Me? Needy?

By |2019-02-15T11:47:37-06:00February 15th, 2019|

The last thing we want someone to say about us is that we are “super needy.” We want to be independent, self-sufficient, strong individuals. The idea of needing people and having to depend on others can make us cringe. I have been consulting with a leadership coach lately, and she recently said that the sooner I accept that I have needs, the more effective I will be as a leader. I hated hearing this. Being needy can feel like being weak and fragile. As I argued with the coach, I was proving to her and to myself that I had a need to be heard, understood, and respected. She proved her point as she quietly listened to my strong reaction.

If you are reading this and are a human being (I think that covers most of us), you have needs. God actually created us with needs. He said that it wasn’t good that man was “alone.” Scripture is full of imperatives that help us address our needs. It tells us to love one another, encourage one another, pray for one another, spur one another on, forgive one another, exhort one another, and more. It is a fact that we all have needs.

John Townsend, author of Boundaries and other books, says that human beings have twenty- two relational needs. I have a friend who says that he only has two relational needs: “Be nice to him and leave him the hell alone.” He truly told me that those were his only two needs. While I knew what he was intending to say, he and I knew that there were a number of needs wrapped up in those two requests. Sometimes he needed acceptance. Sometimes he just wanted to be heard and understood. Sometimes he needed someone to simply be present but quiet while other times he wanted to be respected.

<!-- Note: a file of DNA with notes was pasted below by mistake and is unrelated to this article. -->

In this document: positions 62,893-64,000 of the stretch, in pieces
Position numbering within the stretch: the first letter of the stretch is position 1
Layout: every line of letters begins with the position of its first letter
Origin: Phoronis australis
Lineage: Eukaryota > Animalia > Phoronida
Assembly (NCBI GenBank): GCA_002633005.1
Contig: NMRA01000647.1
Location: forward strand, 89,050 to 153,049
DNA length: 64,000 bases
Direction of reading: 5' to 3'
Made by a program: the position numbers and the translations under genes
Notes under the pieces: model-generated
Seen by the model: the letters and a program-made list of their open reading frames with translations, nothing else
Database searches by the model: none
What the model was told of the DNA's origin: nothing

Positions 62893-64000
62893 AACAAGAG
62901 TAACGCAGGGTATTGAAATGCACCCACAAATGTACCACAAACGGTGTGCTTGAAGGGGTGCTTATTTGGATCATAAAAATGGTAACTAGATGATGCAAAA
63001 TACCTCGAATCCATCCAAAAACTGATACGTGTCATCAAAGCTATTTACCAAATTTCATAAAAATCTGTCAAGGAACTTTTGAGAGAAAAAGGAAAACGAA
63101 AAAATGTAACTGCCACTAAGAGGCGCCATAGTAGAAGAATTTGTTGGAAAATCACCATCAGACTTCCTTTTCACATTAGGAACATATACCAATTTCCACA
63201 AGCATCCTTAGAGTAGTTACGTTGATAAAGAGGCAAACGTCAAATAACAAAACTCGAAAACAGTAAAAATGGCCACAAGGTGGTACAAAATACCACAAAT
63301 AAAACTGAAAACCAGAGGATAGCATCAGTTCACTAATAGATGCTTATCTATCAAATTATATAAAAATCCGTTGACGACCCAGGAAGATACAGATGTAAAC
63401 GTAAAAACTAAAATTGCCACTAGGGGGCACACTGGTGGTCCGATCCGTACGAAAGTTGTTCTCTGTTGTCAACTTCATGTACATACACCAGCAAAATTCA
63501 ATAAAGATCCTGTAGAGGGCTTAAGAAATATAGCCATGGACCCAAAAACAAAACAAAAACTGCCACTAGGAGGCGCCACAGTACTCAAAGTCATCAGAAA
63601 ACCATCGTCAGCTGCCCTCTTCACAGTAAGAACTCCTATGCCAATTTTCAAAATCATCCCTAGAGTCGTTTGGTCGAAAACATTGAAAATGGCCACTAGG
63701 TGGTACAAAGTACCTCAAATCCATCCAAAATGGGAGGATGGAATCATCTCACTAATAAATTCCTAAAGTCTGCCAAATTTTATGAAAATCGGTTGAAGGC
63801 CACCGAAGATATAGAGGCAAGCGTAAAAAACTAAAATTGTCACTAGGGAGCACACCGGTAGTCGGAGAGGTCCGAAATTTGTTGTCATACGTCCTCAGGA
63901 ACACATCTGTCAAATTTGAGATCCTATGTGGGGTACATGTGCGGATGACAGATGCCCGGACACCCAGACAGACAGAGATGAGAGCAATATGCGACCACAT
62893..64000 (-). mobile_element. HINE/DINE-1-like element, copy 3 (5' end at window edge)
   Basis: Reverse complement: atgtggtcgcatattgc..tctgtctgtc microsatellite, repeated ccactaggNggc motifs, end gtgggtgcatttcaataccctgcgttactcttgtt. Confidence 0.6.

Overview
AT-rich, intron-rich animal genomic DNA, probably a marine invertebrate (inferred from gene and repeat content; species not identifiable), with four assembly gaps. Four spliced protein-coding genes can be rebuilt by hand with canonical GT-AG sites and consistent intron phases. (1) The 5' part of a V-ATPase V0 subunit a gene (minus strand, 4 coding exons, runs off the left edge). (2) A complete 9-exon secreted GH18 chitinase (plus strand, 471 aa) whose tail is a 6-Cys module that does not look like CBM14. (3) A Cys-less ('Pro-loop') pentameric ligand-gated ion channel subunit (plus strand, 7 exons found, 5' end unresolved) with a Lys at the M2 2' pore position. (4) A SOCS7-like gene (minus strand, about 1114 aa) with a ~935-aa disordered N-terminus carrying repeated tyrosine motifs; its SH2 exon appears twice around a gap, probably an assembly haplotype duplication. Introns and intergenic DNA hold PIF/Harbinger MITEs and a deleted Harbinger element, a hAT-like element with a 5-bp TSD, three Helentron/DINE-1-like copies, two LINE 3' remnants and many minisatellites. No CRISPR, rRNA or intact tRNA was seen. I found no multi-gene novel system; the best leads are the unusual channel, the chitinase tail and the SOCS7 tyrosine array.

Here is a list of the 22 relational needs:

Acceptance
Containment
Empathy
Validation
Identification
Comfort
Affirmation
Encouragement

Forgiveness
Celebration
Prayer
Respect
Clarification
Understanding
Perspective
Feedback

Wisdom
Confrontation
Advice
Structure
Exhortation
Altruism

The sooner we can begin to identify our needs and determine how to address them, the healthier we will be. If we continue to move along without identifying them and meeting them, we can move into areas of loneliness, fear, depression, anger, resentment, and isolation. We will be disconnected from ourselves and from other people. When we take the time to identify our needs and see that they are met, we experience connection, satisfaction, joy, fulfillment, and comfort. We have the privilege and responsibility of leading ourselves well and addressing our needs.

Think of yourself as a finely tuned sports car. As a sports car (unless it is a Tesla), you need oil, gas, service, filters, air, and more to perform at your highest level. That requires attention, effort, and intentionality. The fact is you and I are much more valuable and complex than any sports car. We need to be well cared for in order for us to function at our highest level. When we identify our needs and address them, we are taking good care of ourselves.

Let me ask you,” What are your current needs?” Notice I am not asking if you have any. I am assuming you do and asking you to take the time to pay attention to them. Let me encourage you to identify two needs from the list above and identify a couple of people who you can talk to about those needs. If you can start building this into your regular rhythms, you will be a better leader. Embrace your needs, and you will enhance your leadership.